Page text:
It’s a world just a handful of us exist in, and few outsiders understand. A world so miniscule even grandparents or uncles do not fully grasp what goes on under our roof. A world so complicated that I will never entirely understand what my parents go through or what they feel, and they will never entirely understand what I go through or what I feel. I’m just here to share my perspective of the world I live in.
Despite the 6-year age gap between my older sister and I, I have embodied the “big sister” persona in our family. I don’t recall exactly when I really made the transformation from “little sis” to “big sis” but it was probably sometime in my elementary school days, when my academics, my emotions, and even my ability to do the tasks that have become second nature to us all (such tying shoes) greatly surpassed those of my sister. As each year passed by, and more and more milestones were piling up for my sister to complete, I began to recognize that this life, this family, this situation meant our lives would be shifted, and focused in on my sister.
Alternating Hemiplegia of Childhood, or AHC for short is a rare neurological disorder that causes my sister to have episodes (which we call “spells”) of paralysis. There is no warning, no flashing red light of danger, and no siren to give us clue as to when this unwelcomed disorder creeps up and traps her inside her own body. There is no timer, no countdown, and no hourglass to inform us when it will end, when we can hit the “play” button on our lives again. There are triggers, and sparks that expedite her spells. The beach is a trigger. Water is a trigger. Excitement is a trigger. Loud noise is a trigger.
Until I left for college, our family operated as one whole unit, with my sister’s disability as the controller. It controls my mom, who sacrificed her passion and her work to care for my sister 24/7. It controls my dad, who works hours longer than anyone ever should to provide for us all. And it controls me, in ways I didn’t even realize until recently, but mainly it controls me emotionally. When you’re 6 years younger than your sibling, and suddenly the older sibling role is thrown at you, you have no choice but to face it. No choice but to mature at a faster pace than your peers around you are. I was exposed to different hospitals, doctors, neurologists, specialists, prescriptions, and ambulances from the time I was 4. I could describe my sister’s medical condition in detail by the age of 10, and better than the majority of neurologists could, considering almost all of the neurologists my sister has been to, have never even heard of AHC. We jumped from hospitals to doctor’s offices to specialists with a typed letter in hand- informing them of what they were supposed to help fix.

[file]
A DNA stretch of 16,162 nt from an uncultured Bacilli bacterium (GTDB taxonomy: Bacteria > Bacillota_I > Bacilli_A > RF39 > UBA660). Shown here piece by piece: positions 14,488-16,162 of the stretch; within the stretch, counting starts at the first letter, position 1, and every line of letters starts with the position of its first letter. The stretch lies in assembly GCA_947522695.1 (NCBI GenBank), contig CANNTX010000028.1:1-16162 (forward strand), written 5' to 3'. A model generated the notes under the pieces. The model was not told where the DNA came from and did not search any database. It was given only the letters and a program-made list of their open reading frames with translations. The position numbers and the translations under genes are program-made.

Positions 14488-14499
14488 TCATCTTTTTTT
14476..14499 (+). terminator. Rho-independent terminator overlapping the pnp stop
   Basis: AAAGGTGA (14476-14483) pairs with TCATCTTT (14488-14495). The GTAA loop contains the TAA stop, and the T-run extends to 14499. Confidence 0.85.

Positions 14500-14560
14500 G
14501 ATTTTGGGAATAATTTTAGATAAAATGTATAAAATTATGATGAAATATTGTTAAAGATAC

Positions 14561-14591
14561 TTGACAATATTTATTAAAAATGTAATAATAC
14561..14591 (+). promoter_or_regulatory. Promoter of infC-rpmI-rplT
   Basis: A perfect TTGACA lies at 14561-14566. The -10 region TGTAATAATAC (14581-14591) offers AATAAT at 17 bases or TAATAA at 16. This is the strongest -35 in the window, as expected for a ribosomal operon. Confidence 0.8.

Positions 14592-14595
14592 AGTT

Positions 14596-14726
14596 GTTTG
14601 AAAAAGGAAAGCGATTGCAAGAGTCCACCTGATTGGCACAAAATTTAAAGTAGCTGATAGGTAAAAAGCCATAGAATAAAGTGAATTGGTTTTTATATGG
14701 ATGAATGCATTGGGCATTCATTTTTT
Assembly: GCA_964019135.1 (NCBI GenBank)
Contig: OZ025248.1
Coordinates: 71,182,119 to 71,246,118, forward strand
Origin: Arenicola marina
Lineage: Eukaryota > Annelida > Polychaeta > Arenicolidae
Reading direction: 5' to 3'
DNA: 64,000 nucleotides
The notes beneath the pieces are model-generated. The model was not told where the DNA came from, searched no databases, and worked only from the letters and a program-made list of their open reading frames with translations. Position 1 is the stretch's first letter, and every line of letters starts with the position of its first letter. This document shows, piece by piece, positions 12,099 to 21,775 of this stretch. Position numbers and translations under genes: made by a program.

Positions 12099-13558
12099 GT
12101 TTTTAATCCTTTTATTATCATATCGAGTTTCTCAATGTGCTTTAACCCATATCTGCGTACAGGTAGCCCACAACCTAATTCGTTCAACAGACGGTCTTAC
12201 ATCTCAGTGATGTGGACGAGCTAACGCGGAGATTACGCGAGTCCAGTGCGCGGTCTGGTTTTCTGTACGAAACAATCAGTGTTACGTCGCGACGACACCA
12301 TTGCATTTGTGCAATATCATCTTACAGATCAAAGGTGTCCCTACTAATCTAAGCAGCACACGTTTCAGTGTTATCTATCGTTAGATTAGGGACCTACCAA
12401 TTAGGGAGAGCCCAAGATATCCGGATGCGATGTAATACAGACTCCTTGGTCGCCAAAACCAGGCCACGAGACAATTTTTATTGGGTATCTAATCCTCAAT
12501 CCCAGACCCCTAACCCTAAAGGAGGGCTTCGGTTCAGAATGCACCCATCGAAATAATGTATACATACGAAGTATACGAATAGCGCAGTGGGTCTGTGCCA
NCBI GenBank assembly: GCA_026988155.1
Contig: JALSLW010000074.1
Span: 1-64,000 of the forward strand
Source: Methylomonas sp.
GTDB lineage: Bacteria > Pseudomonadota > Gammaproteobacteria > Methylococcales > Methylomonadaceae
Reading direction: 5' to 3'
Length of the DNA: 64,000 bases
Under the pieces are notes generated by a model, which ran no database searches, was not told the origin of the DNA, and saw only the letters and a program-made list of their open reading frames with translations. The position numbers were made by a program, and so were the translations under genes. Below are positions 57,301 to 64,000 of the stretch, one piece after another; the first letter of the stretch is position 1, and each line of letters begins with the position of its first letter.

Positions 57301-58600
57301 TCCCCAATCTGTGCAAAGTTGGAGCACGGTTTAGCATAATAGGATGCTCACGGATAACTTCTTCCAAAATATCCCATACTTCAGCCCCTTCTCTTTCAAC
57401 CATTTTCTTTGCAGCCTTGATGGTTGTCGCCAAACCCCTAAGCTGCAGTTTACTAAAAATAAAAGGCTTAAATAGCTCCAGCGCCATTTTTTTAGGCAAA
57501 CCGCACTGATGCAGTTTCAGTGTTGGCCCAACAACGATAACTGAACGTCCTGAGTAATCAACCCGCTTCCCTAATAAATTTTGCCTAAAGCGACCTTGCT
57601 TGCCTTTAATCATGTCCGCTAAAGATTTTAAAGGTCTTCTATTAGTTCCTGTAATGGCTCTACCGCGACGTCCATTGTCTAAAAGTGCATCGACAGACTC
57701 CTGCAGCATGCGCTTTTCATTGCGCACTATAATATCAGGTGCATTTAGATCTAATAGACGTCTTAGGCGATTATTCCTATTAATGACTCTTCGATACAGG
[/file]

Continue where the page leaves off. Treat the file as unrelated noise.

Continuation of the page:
Not only mentally did I grow up faster in this situation, but emotionally as well. Emotions I didn’t know how to process when I was so young, emotions that I thought weren’t okay for me to feel. How could I think such negative things of my own sister, when my life is breeze compared to hers? If my sister would sing in public (her biggest passion) I would feel a twinge of embarrassment begin in the pit of my stomach, and snap at her to shut up. Thoughts of “Did I really just say that?” “She can’t help herself Ashley.” “How could you do that to her?” rushed into my head, and my face grew hot and deep red. Then I’d apologize immediately and tell her to belt her heart out. If she would go into a spell in public, neck locked up, head shaking, moaning in pain, I’d be torn. My emotions tended to always split halfway here. There were times when I would act as if I didn’t know my family, and not help my sister in her time of need. It was too embarrassing, too stressful, too much attention and I just wanted us to blend in. Then, I’d do a complete 180, and I’d be overly helpful, and maybe too aggressive towards strangers. I’d glare at them. I’d make snide remarks under my breath about how adults should teach their kids not to stare. I’ve even asked people if they wouldn’t mind me staring at them with a disgusted smirk and gaping mouth. You can imagine their reactions to my comments were less than enthusiastic, yet they seemed perfectly fine doing all of that to my sister.
Over the past 5 years, I’ve been working on not letting this control my emotions so intensely. There are times when yes, I’m still embarrassed by my sister. There are times when I get angry and frustrated with her. But don’t we all go through ups and downs with our siblings, regardless of their physical and mental state? Don’t all sisters fight? Don’t all sisters want the attention to be on them and NOT their sister? (We are girls, after all). It’s been a lengthy and tough road to get where I am today. Where I realize it’s more than okay for me to feel everything I’m feeling. But as the “other sibling” in these special types of families, people who don’t understand, people who are outsiders will tell you that your feelings don’t matter, only your siblings do. And that it’s wrong for you to think or feel anything but positive things about your sibling and your situation. They will tell you that the focus isn’t on you. They will tell you that your sibling is more important. Trust me when I say we (the ones with disabled siblings) fully understand that there are certain medical, whether it be mental or physical, needs that our siblings have, and we do not. But needs don’t value our importance as humans, as daughters, as siblings.
And to my loving sister, thank you for constantly being the biggest supporter in my life. You have never once stopped encouraging me to follow my dreams of pursuing theatre and writing. You’ve been cheering me on since day one, and I wouldn’t want anyone else by my side in this crazy journey we call life. Keep singing, Britt. Sing so the whole world can hear your voice.